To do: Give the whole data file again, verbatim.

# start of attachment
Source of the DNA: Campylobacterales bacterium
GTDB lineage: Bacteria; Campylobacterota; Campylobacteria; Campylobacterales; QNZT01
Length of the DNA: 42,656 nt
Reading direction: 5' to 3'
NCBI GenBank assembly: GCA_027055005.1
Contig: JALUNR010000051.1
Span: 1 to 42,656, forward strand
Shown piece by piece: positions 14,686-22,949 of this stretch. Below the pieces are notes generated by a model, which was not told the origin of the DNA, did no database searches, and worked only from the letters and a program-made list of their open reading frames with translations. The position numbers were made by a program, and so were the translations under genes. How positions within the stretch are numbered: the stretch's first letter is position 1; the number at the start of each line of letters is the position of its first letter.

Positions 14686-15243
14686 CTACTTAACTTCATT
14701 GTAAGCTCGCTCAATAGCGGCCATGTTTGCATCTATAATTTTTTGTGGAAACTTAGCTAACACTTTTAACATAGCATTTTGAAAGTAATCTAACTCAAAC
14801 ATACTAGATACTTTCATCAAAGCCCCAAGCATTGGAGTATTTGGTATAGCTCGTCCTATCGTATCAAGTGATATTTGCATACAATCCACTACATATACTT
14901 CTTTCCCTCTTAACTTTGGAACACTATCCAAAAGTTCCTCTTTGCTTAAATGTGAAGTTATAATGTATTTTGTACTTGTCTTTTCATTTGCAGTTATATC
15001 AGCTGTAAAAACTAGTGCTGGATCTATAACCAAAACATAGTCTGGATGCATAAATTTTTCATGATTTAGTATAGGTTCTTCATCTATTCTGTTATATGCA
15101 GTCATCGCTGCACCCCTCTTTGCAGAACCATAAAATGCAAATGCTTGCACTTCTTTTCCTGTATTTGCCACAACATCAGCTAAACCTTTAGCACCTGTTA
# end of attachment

Source of the DNA: Campylobacterales bacterium
GTDB lineage: Bacteria; Campylobacterota; Campylobacteria; Campylobacterales; QNZT01
Length of the DNA: 42,656 nt
Reading direction: 5' to 3'
NCBI GenBank assembly: GCA_027055005.1
Contig: JALUNR010000051.1
Span: 1 to 42,656, forward strand
Shown piece by piece: positions 14,686-22,949 of this stretch. Below the pieces are notes generated by a model, which was not told the origin of the DNA, did no database searches, and worked only from the letters and a program-made list of their open reading frames with translations. The position numbers were made by a program, and so were the translations under genes. How positions within the stretch are numbered: the stretch's first letter is position 1; the number at the start of each line of letters is the position of its first letter.

Positions 14686-15243
14686 CTACTTAACTTCATT
14701 GTAAGCTCGCTCAATAGCGGCCATGTTTGCATCTATAATTTTTTGTGGAAACTTAGCTAACACTTTTAACATAGCATTTTGAAAGTAATCTAACTCAAAC
14801 ATACTAGATACTTTCATCAAAGCCCCAAGCATTGGAGTATTTGGTATAGCTCGTCCTATCGTATCAAGTGATATTTGCATACAATCCACTACATATACTT
14901 CTTTCCCTCTTAACTTTGGAACACTATCCAAAAGTTCCTCTTTGCTTAAATGTGAAGTTATAATGTATTTTGTACTTGTCTTTTCATTTGCAGTTATATC
15001 AGCTGTAAAAACTAGTGCTGGATCTATAACCAAAACATAGTCTGGATGCATAAATTTTTCATGATTTAGTATAGGTTCTTCATCTATTCTGTTATATGCA
15101 GTCATCGCTGCACCCCTCTTTGCAGAACCATAAAATGCAAATGCTTGCACTTCTTTTCCTGTATTTGCCACAACATCAGCTAAACCTTTAGCACCTGTTA